New Zealand Annual Immigration Grows at Slower Pace
By Tracy Withers
Bloomberg News, June 20, 2010
New Zealands annual immigration growth slowed in May for a fourth straight month as more residents departed.
The number of permanent migrant arrivals exceeded departures by 17,967 in the 12 months ended May 31, Statistics New Zealand said today in Wellington. Thats down from 19,954 in the year through April and is the lowest since September.
Finance Minister Bill English last month cut income taxes as the government seeks to encourage more New Zealanders to stay home rather than leave for higher paid jobs overseas. Fewer immigrants, low wages and tight credit are curbing domestic demand, adding to signs the central bank will only raise interest rates gradually this year.
'Although net migration has slowed much faster than anticipated, we expect the annual flow to stabilize at around 10,000, similar to the Reserve Banks outlook,' said Jane Turner, an economist at ASB Bank Ltd. in Auckland. 'For now, the bank is likely to be comfortable with the subdued net migration and housing outlook.'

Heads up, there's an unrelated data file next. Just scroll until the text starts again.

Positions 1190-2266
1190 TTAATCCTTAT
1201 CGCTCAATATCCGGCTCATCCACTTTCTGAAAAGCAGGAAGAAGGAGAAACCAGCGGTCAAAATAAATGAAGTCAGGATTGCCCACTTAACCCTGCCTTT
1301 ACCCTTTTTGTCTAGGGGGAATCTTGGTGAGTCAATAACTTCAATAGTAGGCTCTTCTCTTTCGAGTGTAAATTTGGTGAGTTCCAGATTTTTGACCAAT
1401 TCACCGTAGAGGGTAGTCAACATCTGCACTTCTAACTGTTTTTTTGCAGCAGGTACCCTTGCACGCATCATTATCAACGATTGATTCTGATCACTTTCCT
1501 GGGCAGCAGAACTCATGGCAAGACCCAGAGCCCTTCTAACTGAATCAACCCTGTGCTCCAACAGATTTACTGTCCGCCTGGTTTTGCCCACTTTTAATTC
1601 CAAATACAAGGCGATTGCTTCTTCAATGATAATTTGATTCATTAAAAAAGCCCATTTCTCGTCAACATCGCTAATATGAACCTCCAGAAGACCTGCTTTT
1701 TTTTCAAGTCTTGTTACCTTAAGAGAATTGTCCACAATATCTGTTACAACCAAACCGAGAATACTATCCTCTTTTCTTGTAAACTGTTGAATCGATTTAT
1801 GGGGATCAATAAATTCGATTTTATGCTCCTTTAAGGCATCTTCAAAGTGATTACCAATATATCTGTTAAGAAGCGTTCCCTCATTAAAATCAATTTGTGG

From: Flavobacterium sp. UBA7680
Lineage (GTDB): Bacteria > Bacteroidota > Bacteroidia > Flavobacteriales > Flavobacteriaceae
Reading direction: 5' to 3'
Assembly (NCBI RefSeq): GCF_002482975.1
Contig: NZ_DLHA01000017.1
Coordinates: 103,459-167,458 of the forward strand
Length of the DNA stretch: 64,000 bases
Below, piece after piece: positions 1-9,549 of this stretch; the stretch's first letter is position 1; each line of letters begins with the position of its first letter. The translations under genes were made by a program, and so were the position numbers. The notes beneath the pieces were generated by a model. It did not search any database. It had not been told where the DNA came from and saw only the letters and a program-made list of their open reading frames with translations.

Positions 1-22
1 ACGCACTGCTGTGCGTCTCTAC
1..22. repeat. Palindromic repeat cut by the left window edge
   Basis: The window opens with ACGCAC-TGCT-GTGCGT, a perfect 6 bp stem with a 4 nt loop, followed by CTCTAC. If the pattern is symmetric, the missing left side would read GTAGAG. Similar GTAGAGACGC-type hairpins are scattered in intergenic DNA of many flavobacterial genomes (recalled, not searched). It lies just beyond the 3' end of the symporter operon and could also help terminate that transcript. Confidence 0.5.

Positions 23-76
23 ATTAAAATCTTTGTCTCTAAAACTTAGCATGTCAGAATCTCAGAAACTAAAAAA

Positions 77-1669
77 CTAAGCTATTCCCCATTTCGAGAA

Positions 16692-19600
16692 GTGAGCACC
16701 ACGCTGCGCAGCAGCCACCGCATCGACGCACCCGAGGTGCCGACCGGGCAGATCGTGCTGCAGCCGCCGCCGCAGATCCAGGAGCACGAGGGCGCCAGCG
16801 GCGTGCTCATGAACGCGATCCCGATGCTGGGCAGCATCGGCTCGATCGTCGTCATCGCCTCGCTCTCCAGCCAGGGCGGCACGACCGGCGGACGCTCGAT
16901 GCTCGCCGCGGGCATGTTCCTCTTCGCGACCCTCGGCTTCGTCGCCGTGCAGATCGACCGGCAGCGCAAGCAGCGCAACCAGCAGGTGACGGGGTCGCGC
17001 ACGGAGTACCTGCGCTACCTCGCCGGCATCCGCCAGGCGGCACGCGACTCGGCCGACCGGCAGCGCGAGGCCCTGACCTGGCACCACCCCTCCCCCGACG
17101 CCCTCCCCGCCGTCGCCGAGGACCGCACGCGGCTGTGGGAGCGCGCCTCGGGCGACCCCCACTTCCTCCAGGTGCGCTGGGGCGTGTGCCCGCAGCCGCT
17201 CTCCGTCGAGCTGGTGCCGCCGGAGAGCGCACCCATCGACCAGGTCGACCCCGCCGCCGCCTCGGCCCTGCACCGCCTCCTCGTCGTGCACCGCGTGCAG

Reserve Bank Governor Alan Bollard increased the official cash rate a quarter-point to 2.75 percent on June 10 after keeping borrowing costs at a record low for 14 months.
The New Zealand dollar bought 71.22 U.S. cents at 12:15 p.m. in Wellington from 71.12 cents immediately before todays report.
Analysts monitor a monthly, seasonally adjusted series to determine the pace of immigration. In May, a net 250 migrants arrived.
Immigration is declining after rising to the highest level in more than five years in January, amid signs that fewer New Zealanders are returning home and expectations that more will head overseas to work or study.
In May, arrivals dropped 13 percent from the year-earlier month while permanent departures rose 24 percent, todays report showed.
The number of New Zealand residents departing in May surged 21 percent from the year-earlier month. The number of citizens headed to Australia in May climbed 20 percent from a year earlier to 2,536.
Short-term visitor arrivals rose 1 percent in May, seasonally adjusted, from April, todays report showed. The underlying trend in arrivals is declining, the agency said. Unadjusted arrivals fell 0.4 percent from May last year.
Promotion of New Zealand as a destination for Australian travelers has helped arrivals recover after the global recession cut international air travel last year, reducing tourist visits from Asia and Europe. Tourism makes up about 10 percent of the New Zealand economy.
Total arrivals rose 3 percent in the year ended May 31 from a year earlier as an 11 percent gain in Australian tourists countered a slump in visitors from Asia, which dropped 7.1 percent, todays report showed. Excluding Australia, visitors declined 2.8 percent.